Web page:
03.12.2019

“Why can’t victims of trafficking just walk away?”

It seems an obvious question: “Why can’t victims of human trafficking just walk away?” Unfortunately, the reality of this crime makes it incredibly difficult for its victims to escape.

Human trafficking is happening all around us with traffickers using a variety of psychologically and physically coercive techniques to trap their victims in plain sight.

Dependency on their trafficker

One of the first things that most human traffickers do is to take the passports or official documentation from their victims. They often limit or block all communication with friends and loved ones and keep any earnings for themselves. This renders victims of trafficking completely dependent on their abusers with their chances of escape significantly diminished from the outset.

Unfamiliar places

Many victims are trafficked away from their countries of origin, and into countries and cultures that are unfamiliar to them. Traffickers also capitalise on their victims’ unfamiliarity with the new country by instilling the fear of the unknown into their victims. They convince those they have trafficked that the country they in is incredibly dangerous and they will not survive for long on their own. They tell them that the local authorities don’t care about them and besides, who would they talk to if they don’t speak the language? Victims fear they will be arrested for being in the country illegally and deported or imprisoned.

Some victims of enforced sex work are told that all prostitution is illegal in the UK. This stops them seeking help from the authorities and escaping from a life of exploitation.The reality for many victims of trafficking is that the fear of being alone in an unfamiliar place and at risk of arrest, is less appealing than remaining trapped in slavery.

Traffickers frequently force their victims into labour by telling them they must pay back a variety of costs incurred by their travel and employment in a new country. This is known as debt bondage and is an incredibly common coercion tactic used by traffickers to get hours upon hours of free labour. Often, this includes fake work permits that the traffickers claim cost thousands of pounds that the workers will pay for through their labour.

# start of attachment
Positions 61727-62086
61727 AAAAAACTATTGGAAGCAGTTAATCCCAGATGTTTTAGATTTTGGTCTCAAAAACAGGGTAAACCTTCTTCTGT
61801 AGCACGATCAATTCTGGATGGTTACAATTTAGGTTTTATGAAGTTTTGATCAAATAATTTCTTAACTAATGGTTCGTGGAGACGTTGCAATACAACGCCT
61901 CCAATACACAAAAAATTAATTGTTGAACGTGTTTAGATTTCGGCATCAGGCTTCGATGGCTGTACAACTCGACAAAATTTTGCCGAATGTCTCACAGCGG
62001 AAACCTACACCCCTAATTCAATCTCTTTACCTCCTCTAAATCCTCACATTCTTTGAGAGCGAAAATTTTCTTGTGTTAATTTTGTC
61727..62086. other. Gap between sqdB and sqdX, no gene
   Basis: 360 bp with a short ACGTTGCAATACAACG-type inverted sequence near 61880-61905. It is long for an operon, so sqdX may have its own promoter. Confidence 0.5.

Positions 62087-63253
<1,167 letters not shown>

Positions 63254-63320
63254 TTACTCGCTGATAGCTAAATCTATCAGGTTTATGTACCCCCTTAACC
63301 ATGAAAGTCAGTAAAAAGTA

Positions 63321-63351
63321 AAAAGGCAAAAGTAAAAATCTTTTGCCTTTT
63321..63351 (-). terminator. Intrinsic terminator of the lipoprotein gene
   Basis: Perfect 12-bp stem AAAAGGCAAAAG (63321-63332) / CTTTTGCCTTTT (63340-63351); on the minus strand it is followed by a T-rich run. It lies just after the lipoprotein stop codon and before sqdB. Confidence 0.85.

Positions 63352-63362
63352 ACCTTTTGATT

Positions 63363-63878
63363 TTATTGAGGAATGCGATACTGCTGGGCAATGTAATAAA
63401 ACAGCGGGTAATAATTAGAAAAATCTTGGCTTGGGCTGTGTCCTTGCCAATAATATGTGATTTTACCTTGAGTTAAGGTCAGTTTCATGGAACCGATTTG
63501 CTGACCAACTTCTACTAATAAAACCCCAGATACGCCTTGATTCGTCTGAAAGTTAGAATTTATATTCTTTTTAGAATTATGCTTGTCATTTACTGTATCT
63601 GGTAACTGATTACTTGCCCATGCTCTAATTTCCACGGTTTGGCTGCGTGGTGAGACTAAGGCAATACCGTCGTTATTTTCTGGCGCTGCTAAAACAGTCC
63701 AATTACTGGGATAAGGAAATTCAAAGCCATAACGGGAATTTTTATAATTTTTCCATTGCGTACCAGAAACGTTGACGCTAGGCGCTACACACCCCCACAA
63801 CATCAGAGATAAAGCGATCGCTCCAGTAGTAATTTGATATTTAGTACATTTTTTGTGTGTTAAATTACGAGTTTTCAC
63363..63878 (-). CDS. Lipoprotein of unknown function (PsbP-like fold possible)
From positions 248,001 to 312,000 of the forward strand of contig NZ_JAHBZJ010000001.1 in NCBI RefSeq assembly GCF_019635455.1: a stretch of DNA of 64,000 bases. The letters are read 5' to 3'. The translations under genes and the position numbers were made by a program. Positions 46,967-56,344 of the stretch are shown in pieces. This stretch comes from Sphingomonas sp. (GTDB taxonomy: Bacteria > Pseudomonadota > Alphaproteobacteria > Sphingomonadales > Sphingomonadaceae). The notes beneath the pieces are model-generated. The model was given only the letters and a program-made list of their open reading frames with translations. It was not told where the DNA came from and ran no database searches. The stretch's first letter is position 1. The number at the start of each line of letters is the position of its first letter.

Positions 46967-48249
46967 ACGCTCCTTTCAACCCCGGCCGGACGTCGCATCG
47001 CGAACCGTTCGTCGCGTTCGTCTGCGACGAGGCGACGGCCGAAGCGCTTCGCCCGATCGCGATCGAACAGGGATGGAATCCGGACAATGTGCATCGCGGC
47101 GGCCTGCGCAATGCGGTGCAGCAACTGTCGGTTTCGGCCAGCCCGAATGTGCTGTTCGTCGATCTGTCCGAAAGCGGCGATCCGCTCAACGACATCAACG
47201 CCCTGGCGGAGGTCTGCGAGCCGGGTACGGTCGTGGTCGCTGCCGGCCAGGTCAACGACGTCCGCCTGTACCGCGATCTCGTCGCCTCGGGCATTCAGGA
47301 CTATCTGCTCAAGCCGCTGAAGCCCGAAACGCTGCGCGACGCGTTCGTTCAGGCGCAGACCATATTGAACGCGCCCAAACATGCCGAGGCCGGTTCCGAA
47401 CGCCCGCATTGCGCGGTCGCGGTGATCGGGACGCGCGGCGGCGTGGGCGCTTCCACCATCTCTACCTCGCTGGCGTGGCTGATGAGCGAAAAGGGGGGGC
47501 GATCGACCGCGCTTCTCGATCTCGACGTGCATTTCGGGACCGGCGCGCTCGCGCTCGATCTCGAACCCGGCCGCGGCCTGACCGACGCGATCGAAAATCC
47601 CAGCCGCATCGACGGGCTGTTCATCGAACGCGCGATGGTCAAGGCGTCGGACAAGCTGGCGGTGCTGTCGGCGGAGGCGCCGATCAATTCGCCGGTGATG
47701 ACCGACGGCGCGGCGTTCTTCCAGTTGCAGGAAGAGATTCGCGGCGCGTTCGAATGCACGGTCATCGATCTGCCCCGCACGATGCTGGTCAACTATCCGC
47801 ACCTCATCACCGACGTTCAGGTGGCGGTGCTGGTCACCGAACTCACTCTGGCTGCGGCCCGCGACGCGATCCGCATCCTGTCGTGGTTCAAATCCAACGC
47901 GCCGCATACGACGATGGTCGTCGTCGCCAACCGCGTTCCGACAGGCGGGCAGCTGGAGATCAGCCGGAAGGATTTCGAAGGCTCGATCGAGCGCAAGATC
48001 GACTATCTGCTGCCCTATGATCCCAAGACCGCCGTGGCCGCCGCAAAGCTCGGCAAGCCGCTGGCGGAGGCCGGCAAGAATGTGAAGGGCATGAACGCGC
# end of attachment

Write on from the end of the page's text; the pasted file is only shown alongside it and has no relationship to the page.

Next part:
Inside observers

As well as the myriad ways in which traffickers ensnare their victims, they often recruit one of them to watch over the rest of the group to ensure escape is not discussed or attempted. By doing this, traffickers rupture relations between their victims by spreading mistrust and fear. This person often lives with the group of trafficking victims, meaning that they can keep watch all hours of the day.

Violence and threats

Aside from the invisible chains that entangle its victims, the physical signs of trafficking are unmistakeable too. Victims of trafficking are often subjected to violence and abuse, ensuring that they continue to abide by the terms set out by their abusers. Additionally, traffickers frequently threaten to harm the loved ones of their victims back in their country of origin if their demands are not met.

Victims of traffickers do not have the option to hand in their notice or resign, they are physically and mentally trapped in slavery with extremely limited options of freedom on their horizons. We aim to increase the horizons of those who have been trafficked, freeing more and more people from the shackles of exploitation.

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